2011 ASSA Meetings: Ethics and economics sessions
2011 ASSA Meetings: Rationality, preferences, self-control, and choice

2011 ASSA Meetings: Economics and religion sessions

Mark D. White

Going through the preliminary program for the upcoming Allied Social Science Association meetings in Denver in early January, I decided to highlight sessions that I found interesting for one reason or another. (See this previous post for sessions that focus on economics and ethics.)

Below the fold are several sessions that touch on economics and religion (as before, I've omitted the names of chairs and discussants, which can found on the program):

Friday, January 07, 2011, 2:30 pm, Sheraton, Colorado
Association of Christian Economists
What Do Economists and Theologians Have to Say to Each Other? Present Situation and Future Prospects (Panel Discussion)
Andrew Yuengert (Pepperdine University), Michael Pollitt (University of Cambridge), Paul Oslington (Australian Catholic University), and Craig Blomberg (Denver Seminary)

Saturday, January 08, 2011, 10:15 am, Hyatt Regency, Granite B
Economic History Association
Ideology and Growth
"Bourgeois Dignity," Deirdre McCloskey (University of Illinois-Chicago)
"Religious Orders and Growth through Cultural Change in Pre-Industrial England," Thomas Barnebeck Andersen, Jeanet Bentzen, Carl Johan Dalgaard, and Paul Sharp (all from University of Copenhagen)
"Printing and Protestants: Reforming the Economics of the Reformation," Jared Rubin (California State University-Fullerton)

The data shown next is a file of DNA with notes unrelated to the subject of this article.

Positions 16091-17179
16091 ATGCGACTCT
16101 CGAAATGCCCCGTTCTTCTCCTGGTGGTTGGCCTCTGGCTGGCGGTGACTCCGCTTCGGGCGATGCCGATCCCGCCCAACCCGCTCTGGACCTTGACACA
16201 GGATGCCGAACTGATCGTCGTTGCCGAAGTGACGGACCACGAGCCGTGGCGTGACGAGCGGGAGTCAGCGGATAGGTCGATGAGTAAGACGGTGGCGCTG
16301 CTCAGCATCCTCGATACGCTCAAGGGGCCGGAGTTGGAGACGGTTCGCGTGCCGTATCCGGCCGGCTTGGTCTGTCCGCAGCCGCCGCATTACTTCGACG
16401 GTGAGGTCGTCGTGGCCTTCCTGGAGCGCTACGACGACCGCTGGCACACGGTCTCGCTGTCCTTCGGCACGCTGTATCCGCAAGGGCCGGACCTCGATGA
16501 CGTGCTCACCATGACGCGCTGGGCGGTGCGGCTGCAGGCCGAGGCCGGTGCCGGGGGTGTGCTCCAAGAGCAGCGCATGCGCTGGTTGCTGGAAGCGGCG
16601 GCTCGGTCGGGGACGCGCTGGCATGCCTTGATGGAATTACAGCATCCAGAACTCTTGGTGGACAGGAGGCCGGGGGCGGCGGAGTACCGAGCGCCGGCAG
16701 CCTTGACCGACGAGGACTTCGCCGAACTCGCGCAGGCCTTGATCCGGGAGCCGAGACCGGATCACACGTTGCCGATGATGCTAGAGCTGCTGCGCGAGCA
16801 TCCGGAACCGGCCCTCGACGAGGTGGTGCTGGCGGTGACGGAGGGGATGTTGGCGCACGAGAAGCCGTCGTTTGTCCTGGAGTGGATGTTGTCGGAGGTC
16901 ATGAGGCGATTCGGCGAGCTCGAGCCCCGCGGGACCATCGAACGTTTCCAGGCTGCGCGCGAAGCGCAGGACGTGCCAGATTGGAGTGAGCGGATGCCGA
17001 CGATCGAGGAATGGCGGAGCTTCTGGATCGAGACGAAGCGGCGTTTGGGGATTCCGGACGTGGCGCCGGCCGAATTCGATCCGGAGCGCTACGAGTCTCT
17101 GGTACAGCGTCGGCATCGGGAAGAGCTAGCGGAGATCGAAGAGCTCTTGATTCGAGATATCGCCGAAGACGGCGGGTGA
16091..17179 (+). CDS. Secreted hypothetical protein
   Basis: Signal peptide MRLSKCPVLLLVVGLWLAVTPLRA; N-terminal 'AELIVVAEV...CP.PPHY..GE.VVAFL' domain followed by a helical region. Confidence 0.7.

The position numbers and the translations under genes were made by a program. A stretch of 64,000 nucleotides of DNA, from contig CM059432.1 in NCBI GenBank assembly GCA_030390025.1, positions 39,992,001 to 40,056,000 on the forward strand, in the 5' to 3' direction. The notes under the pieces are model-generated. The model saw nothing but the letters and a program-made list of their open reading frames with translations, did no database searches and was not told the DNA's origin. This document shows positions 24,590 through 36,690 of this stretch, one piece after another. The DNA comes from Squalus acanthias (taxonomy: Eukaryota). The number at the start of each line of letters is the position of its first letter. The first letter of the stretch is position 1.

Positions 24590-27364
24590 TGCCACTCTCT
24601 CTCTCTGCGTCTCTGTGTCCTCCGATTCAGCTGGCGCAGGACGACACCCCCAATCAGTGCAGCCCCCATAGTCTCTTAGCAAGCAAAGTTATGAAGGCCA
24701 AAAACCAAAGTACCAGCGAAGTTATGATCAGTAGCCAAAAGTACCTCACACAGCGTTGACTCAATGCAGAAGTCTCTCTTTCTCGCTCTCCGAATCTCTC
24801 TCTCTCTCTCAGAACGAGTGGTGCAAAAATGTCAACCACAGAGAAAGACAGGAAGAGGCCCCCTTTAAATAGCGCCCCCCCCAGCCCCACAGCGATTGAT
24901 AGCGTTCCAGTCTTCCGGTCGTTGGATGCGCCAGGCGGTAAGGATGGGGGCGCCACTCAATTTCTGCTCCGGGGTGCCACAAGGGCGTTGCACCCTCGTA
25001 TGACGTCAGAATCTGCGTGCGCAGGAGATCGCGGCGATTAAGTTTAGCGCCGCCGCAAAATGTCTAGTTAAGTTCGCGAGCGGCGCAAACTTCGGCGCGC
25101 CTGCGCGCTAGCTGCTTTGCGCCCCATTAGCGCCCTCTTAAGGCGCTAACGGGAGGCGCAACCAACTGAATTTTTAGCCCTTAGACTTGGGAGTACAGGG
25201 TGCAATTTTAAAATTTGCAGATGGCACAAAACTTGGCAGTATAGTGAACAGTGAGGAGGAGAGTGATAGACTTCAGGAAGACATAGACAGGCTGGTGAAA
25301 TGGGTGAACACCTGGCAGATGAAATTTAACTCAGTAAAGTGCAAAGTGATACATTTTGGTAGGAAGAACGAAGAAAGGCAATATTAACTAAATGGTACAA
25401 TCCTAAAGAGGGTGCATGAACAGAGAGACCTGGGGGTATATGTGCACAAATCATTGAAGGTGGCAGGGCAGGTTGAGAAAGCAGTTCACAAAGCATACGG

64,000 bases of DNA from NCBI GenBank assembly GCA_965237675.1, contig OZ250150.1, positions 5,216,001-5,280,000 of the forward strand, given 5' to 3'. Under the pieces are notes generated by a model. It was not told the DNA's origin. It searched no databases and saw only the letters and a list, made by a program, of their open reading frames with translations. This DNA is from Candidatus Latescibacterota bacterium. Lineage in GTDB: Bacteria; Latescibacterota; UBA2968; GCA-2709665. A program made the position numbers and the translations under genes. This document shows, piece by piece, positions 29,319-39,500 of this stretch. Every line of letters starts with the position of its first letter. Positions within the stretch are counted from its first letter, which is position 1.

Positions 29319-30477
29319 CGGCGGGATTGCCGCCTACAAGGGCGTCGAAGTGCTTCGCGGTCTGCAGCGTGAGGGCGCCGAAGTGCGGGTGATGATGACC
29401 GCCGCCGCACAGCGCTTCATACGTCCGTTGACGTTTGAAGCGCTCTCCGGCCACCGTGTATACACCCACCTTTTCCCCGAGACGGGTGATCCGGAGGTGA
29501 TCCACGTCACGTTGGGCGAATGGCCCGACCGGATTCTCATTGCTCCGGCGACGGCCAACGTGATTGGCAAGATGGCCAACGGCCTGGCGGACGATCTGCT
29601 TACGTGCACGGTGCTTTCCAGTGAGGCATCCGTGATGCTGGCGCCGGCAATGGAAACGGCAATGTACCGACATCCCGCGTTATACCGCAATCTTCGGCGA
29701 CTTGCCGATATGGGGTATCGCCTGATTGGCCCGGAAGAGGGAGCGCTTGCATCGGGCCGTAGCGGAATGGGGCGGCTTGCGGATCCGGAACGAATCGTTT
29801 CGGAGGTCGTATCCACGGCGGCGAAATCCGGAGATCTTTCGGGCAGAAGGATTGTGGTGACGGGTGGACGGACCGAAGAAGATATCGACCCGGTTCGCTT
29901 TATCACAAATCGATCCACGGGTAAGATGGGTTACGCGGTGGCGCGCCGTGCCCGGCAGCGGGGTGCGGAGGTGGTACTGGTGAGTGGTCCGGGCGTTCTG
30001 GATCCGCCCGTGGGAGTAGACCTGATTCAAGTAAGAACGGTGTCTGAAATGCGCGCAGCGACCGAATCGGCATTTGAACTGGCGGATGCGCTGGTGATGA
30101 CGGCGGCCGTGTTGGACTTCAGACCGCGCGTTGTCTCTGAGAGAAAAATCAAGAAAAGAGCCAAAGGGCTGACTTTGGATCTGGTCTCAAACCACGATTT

Saturday, January 08, 2011, 12:30 pm, Hyatt Regency, Agate B
Association for the Study of Grants Economy
Economic Justice and the Encyclical "Caritas in Veritate" (Panel Discussion)
Albino Barrera (Providence College), Charles Clark (St. John's University), Patrick Welch (St. Louis University), Kishor Thanawala (Villanova University), Edward J. O'Boyle (Mayo Research Institute), and Wolfgang Grassl (St. Norbert College)


Feed You can follow this conversation by subscribing to the comment feed for this post.

Verify your Comment

Previewing your Comment

This is only a preview. Your comment has not yet been posted.

Your comment could not be posted. Error type:
Your comment has been posted. Post another comment

The letters and numbers you entered did not match the image. Please try again.

As a final step before posting your comment, enter the letters and numbers you see in the image below. This prevents automated programs from posting comments.

Having trouble reading this image? View an alternate.


Post a comment

Your Information

(Name is required. Email address will not be displayed with the comment.)